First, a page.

At the very least, the dashcam you buy should be able to do the following:

    – Take good quality recordings in all light conditions
    – Have a GPS that can record your speed
    – Have a wide-angle lens to capture as much as possible
    – If the option is available, choose one with a dual-lens so it records both the front and rear view of the car

So, should you get one? Yes. Dashcams are becoming a trend, with more and more customers requesting manufacturers to have them as permanently fitted equipment in cars. Having a dashcam is definitely a benefit, especially on Indian roads and traffic.

Low Beam vs. High Beam: When to Use These Headlights

Headlights are designed specifically to cater to the safety and convenience of the driver and ensure the visibility of other vehicles, pedestrians, bicyclists, animals, as well as other obstacles on the road.

Headlights come in two specific modes — low beam and high beam. The main difference between low and high beam headlights is that a low beam is used for normal night-time driving; whereas high beams are used for driving on roads that have little to no light.

WHEN SHOULD YOU USE YOUR LOW BEAM LIGHTS?
Low beam headlights illuminate the road better in certain conditions and allow other drivers to see your vehicle without blinding them, ensuring fewer accidents. They are also ideal for all weather conditions or anytime your visibility is less than 150 metres. As a lower\ beam lights up the road at short ranges, you’ll mostly use them in the city with well-lit roads and areas. Low beams are designed to aim light down to the ground and towards the side; this way they don’t blind vehicles in the opposite direction or those in front of you.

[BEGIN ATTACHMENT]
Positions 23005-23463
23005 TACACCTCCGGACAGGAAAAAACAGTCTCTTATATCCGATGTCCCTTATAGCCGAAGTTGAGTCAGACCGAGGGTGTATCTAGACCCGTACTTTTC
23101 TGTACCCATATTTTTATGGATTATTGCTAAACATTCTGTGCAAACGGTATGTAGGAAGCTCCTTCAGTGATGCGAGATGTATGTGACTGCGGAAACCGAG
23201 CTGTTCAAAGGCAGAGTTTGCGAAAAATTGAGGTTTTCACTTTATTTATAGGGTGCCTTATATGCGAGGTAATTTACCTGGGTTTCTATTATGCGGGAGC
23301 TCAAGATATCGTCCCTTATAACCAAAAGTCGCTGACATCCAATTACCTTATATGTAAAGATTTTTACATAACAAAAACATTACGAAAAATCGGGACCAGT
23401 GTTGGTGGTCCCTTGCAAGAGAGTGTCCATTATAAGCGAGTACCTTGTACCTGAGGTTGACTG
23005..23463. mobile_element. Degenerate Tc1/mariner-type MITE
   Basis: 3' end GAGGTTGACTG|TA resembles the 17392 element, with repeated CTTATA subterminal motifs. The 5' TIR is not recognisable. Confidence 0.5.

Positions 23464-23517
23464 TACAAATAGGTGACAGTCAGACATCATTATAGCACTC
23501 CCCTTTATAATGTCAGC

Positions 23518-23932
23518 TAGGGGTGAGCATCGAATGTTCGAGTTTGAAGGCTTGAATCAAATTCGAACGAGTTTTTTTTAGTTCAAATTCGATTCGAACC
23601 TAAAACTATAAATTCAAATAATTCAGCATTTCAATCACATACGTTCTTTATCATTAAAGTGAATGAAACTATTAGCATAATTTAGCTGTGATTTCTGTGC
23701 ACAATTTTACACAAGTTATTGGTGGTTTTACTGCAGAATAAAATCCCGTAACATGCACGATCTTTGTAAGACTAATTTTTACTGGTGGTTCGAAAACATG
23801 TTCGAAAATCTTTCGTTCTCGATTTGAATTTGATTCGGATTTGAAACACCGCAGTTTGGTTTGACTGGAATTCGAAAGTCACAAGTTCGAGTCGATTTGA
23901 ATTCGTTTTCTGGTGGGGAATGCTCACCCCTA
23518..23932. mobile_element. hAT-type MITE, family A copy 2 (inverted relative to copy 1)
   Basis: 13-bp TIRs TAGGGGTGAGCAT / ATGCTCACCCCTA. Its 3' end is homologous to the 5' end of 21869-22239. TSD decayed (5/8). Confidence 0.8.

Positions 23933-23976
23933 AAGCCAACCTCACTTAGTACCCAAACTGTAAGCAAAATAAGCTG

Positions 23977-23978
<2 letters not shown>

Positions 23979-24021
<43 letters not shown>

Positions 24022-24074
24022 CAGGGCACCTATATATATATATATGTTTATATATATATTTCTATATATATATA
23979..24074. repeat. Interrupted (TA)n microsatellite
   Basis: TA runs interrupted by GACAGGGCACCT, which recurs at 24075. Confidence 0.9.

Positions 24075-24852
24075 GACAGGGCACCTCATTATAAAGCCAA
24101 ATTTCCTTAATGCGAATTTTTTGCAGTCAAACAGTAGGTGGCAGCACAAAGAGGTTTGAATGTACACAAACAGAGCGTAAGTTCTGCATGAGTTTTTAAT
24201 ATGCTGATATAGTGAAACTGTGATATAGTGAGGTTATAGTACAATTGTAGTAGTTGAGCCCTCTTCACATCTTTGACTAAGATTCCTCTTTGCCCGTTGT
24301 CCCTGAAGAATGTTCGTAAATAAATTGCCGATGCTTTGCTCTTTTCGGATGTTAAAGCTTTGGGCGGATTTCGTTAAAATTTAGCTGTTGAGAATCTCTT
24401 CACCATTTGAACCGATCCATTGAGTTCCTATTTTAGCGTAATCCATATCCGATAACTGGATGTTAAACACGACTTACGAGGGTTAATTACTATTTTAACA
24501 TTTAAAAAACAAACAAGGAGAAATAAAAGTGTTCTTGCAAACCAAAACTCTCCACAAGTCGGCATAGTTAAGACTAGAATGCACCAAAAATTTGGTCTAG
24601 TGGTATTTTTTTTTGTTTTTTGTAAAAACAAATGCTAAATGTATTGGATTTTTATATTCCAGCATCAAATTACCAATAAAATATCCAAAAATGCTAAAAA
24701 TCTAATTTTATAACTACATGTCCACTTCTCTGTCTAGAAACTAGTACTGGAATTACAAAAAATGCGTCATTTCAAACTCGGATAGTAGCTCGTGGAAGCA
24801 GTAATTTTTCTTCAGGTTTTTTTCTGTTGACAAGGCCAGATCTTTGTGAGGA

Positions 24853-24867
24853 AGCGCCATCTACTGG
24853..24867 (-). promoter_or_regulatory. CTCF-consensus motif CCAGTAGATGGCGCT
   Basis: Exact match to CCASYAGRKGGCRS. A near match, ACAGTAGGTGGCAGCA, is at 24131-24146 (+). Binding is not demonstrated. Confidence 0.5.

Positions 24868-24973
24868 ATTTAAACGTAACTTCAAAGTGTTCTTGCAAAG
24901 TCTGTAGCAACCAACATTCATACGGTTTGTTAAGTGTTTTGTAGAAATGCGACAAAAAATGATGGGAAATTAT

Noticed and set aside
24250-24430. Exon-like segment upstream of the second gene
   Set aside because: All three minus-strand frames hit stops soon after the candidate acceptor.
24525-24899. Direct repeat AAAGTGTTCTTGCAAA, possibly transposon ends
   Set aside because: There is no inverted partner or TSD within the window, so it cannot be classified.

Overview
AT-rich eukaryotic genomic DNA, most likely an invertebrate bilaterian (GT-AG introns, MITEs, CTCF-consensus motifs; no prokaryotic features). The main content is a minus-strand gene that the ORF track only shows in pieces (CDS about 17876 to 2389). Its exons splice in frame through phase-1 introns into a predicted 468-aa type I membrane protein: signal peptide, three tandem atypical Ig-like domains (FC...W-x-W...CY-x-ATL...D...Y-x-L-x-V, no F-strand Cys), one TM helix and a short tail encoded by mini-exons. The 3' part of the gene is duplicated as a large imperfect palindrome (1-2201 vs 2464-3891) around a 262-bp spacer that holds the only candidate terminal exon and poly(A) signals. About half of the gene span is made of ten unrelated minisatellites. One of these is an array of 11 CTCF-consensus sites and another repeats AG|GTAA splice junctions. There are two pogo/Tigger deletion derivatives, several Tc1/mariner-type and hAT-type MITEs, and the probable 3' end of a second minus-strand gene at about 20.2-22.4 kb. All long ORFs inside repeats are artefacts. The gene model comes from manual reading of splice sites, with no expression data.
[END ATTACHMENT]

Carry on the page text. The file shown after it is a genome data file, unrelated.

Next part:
WHEN SHOULD YOU USE YOUR HIGH BEAM LIGHTS?
High beam headlights are only suited for use in poorly-lit urban roads and rural areas. They should have limited city usage as they tend to blind oncoming traffic due to their bright, long-range illumination. They’re usually used on highways and areas without much traffic. Because high beams are so bright, be sure to switch to your low beam when you’re approaching a vehicle from behind so you don’t blind the driver ahead of you.

While high beams increase your visibility to 350 to 400 feet and help increase visibility when driving on dark streets or highways, you should never solely rely on high beams; nor should you use them on city roads amongst traffic. Never use high beams during unfavourable weather conditions as they cause glare and momentary blindness, making them extremely unsafe.

Over time, headlights tend to get dirty with accumulated dirt, and this can cause lower illumination and visibility on dark roads. Remember to clean your headlights occasionally as a necessary safety measure.

Make sure you adjust your driving speed according to the road and traffic conditions and always be considerate of the other drivers around you.